Sunday, August 30, 2015

The Mistress of Tall Acre, by Laura Frantz

The Mistress of Tall Acre, a much anticipated novel by Laura Frantz, arrived in my mailbox on Saturday. To say I was excited would be an understatement. I have been waiting for this book since I finished Laura's last story, Love's Fortune, a year ago.
The moment I opened the package!
I don't squeal often, but I did then. :)
There is no question in my mind that Laura Frantz is one of the premiere historical voices in Christian Fiction today. Her books have a captivating quality that make you feel as if you are standing inside the story, watching it unfold from the best vantage point in the room. Intrigue, passion, and faith are artfully woven together with vibrant colors and textures. Her voice is stunning, her attention to historical detail is superb, and her characters are breathtakingly realistic. She brings early American history to life in a way few other authors achieve.
The very first scene of The Mistress of Tall Acre grabbed me by the heartstrings and I knew I was in for an emotional journey. As General Seamus Ogilvy, a hero of the American Revolution, meets his infant daughter for the first time, we fall in love with both the general, and the baby girl. This scene is a study in contrasts. Weakness and strength, protection and vulnerability, longing and satisfaction. I felt an instant bond with Seamus and I began to root for him, even before I knew who his enemies were.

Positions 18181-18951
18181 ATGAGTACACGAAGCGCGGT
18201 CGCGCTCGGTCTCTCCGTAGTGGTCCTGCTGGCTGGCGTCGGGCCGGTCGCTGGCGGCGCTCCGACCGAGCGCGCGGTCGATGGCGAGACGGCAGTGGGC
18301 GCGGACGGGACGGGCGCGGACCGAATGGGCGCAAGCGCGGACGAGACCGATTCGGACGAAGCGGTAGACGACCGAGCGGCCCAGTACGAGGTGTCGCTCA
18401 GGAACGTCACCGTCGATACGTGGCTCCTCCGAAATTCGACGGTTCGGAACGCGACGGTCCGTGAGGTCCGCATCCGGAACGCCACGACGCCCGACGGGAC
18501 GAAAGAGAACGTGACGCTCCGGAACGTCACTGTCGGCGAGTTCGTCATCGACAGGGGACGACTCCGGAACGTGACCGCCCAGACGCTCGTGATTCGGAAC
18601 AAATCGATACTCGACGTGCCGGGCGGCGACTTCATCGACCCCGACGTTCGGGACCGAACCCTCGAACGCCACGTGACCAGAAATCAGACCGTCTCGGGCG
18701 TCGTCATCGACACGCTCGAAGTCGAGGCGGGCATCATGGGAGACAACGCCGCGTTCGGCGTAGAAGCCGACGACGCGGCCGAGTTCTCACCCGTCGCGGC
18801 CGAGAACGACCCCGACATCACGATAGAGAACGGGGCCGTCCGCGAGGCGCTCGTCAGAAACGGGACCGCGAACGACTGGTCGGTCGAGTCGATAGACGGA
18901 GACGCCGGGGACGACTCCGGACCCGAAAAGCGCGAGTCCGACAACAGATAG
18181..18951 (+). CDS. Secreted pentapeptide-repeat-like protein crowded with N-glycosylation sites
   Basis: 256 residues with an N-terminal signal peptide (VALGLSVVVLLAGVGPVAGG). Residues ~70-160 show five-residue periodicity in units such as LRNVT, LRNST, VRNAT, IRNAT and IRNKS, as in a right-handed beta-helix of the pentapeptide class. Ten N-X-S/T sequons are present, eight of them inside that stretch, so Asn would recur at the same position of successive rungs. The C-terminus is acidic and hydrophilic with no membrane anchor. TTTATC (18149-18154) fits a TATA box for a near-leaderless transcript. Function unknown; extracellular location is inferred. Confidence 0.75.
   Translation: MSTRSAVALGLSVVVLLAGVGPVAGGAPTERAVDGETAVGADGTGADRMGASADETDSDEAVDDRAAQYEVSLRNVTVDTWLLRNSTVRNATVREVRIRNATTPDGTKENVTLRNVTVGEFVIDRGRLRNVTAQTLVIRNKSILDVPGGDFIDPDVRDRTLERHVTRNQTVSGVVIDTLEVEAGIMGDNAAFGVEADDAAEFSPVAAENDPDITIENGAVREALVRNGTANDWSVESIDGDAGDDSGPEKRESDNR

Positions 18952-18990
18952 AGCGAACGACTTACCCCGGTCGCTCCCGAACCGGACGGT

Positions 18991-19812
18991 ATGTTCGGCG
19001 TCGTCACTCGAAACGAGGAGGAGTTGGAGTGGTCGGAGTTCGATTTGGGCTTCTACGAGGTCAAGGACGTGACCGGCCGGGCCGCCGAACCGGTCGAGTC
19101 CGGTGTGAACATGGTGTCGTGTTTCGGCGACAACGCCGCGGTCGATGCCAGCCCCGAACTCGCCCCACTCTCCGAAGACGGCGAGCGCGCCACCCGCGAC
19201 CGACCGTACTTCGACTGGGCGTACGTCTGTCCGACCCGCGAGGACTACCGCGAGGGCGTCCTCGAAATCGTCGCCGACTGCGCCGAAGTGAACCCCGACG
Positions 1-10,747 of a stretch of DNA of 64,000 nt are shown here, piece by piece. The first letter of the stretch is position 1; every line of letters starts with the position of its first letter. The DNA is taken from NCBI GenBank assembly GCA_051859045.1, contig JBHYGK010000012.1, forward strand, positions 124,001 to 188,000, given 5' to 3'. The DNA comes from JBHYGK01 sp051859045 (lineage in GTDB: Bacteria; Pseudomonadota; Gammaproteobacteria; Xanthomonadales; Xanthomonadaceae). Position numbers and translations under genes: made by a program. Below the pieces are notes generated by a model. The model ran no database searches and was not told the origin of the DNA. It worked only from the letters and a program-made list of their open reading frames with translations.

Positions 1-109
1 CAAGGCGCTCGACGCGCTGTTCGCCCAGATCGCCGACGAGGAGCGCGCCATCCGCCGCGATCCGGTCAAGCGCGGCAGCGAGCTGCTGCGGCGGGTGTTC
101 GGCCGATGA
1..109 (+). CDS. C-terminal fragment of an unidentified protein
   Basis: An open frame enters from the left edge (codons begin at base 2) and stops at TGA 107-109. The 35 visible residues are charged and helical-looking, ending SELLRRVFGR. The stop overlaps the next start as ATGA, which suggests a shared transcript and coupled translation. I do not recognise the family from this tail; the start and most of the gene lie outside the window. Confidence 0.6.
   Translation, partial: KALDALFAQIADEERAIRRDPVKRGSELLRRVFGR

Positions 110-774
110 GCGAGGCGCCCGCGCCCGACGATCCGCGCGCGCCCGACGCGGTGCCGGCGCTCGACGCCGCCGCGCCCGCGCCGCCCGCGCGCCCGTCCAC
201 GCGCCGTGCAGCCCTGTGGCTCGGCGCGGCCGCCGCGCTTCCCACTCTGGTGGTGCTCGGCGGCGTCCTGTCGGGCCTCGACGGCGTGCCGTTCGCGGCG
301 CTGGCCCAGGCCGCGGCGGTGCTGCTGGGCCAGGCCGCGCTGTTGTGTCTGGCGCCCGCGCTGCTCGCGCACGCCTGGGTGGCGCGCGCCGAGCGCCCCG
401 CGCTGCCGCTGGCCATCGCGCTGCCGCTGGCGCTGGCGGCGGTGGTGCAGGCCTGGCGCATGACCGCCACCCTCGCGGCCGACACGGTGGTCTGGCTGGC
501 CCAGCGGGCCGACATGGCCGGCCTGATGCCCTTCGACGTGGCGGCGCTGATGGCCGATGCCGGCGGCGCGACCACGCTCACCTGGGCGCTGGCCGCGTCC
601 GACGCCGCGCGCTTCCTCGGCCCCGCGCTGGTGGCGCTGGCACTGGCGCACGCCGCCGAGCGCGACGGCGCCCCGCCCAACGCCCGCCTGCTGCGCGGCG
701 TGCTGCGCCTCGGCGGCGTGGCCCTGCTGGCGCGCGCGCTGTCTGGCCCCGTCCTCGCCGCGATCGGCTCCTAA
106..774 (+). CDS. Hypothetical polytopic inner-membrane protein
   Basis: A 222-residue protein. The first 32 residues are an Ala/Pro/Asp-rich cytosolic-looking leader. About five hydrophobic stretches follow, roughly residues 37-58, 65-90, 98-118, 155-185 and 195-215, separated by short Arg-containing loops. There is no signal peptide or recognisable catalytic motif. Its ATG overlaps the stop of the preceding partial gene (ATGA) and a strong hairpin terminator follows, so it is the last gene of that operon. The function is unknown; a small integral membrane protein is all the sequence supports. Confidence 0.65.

The second scene begins five years later, at the end of the Revolution, when we meet Sophie Menzies, General Ogilvy's neighbor. She is a woman broken in body and soul, but not in spirit. The war has taken almost everything from her, but it has not stolen her hope.
When Seamus comes home from the war, a widower with a young daughter to raise, he and Sophie agree to a marriage of convenience. Their neighborly friendship soon turns to something more--until a woman from Seamus's past arrives on his doorstep, and threatens the life they've built together.
As always, Laura's book mesmerized me. I read it in one day (thank you to my husband and children for the mini-vacation!).
I love so much about her stories--but I think it's the romance that enchants me so. I'm not exactly sure how she does it, but she makes me feel as if I'm falling in love right along with the characters--so when they rejoice, I rejoice, and when they mourn, I mourn. But there is always hope in the happily-ever-after, which Laura delivers with finesse.
I loved The Mistress of Tall Acre, and I highly recommend this book. But beware: you won't want to put it down. ;)
Happy Reading!
**I have a winner from my guest post with Karen Barnett! The winner of a copy of Beyond the Ashes is Edward Arrington! Congratulations, Edward. I'll be contacting you soon.**

Wednesday, August 19, 2015

Historical Photos: Guest Post by Karen Barnett

Today I'm welcoming author Karen Barnett to my blog!! I had the pleasure of getting to know Karen better at our agency retreat last October in Monterey. Karen writes historical novels, so we had a lot in common. Today she's talking about finding inspiration in historical photos, something I'm fond of myself. My most recent novel, which I entered in the Blurb to Book Contest with Love Inspired Books, was inspired by a photo I found years ago of a father, his four children, and his wife who was in a coffin at their feet. It's an eerie picture, but one that inspired a whole story. Join me as we learn about a photo that inspired Karen!
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Karen: Sometimes readers are surprised to learn that even though I spend most of my time shaping words and chapters, I’m even more drawn to photographs. I love searching the Internet for interesting historical images. Every time I find a good one, my mind buzzes with story ideas.